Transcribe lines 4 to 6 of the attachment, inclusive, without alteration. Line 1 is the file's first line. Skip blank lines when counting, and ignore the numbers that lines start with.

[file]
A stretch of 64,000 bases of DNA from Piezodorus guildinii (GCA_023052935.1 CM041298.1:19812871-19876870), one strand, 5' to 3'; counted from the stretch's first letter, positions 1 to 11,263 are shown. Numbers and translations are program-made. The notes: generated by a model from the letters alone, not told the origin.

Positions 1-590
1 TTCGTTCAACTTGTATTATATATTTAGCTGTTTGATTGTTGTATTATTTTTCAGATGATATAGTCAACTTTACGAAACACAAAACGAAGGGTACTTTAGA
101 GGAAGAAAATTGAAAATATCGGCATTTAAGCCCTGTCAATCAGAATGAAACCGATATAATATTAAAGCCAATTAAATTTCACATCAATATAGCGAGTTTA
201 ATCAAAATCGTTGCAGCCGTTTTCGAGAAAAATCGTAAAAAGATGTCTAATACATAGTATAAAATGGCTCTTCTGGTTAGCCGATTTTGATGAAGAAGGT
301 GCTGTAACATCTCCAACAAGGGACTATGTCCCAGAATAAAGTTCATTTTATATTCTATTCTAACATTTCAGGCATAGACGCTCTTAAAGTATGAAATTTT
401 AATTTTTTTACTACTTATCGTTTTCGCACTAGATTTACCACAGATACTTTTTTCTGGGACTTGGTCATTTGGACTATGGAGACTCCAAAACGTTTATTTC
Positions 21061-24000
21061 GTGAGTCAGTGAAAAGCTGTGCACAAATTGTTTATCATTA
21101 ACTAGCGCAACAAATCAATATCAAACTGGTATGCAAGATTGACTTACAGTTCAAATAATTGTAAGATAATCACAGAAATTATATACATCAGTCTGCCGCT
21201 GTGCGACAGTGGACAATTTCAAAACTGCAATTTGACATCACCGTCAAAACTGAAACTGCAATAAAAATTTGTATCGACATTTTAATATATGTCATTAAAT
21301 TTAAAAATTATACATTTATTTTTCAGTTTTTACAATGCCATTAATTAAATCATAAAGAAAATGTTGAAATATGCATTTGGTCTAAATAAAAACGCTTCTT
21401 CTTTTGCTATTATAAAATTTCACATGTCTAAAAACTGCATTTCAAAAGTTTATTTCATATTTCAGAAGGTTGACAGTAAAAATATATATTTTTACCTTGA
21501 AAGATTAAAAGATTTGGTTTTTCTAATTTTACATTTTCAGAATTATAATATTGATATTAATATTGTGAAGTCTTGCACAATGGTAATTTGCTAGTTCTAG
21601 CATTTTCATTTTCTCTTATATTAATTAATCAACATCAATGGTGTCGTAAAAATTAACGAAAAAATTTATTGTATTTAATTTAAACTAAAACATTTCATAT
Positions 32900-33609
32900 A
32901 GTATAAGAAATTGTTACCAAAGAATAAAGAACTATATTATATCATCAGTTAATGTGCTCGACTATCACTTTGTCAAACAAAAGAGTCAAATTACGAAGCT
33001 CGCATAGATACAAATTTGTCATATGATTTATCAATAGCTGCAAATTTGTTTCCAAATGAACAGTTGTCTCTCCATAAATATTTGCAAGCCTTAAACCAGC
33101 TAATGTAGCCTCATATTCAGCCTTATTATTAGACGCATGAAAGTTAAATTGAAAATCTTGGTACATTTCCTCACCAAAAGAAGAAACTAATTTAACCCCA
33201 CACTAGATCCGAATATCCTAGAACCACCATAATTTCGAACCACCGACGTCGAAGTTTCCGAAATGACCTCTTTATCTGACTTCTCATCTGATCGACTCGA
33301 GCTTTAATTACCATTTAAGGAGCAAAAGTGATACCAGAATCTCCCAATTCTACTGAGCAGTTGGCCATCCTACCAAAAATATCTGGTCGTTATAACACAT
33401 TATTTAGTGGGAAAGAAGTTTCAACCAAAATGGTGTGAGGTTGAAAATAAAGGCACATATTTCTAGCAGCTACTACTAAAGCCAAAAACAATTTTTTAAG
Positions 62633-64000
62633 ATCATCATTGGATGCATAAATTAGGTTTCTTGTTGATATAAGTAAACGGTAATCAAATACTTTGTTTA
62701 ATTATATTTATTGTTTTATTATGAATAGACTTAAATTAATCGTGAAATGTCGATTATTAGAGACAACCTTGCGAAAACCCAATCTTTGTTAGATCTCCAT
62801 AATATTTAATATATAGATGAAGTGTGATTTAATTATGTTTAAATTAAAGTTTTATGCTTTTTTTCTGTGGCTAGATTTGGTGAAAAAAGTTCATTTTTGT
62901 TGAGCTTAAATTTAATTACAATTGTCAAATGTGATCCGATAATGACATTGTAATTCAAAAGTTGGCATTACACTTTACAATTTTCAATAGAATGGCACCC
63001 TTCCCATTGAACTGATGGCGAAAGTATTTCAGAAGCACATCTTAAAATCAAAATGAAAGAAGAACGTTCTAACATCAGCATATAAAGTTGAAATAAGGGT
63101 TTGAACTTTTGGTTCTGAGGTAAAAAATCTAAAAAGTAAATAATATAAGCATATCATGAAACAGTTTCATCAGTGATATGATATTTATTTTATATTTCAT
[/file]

101 GGAAGAAAATTGAAAATATCGGCATTTAAGCCCTGTCAATCAGAATGAAACCGATATAATATTAAAGCCAATTAAATTTCACATCAATATAGCGAGTTTA
201 ATCAAAATCGTTGCAGCCGTTTTCGAGAAAAATCGTAAAAAGATGTCTAATACATAGTATAAAATGGCTCTTCTGGTTAGCCGATTTTGATGAAGAAGGT
301 GCTGTAACATCTCCAACAAGGGACTATGTCCCAGAATAAAGTTCATTTTATATTCTATTCTAACATTTCAGGCATAGACGCTCTTAAAGTATGAAATTTT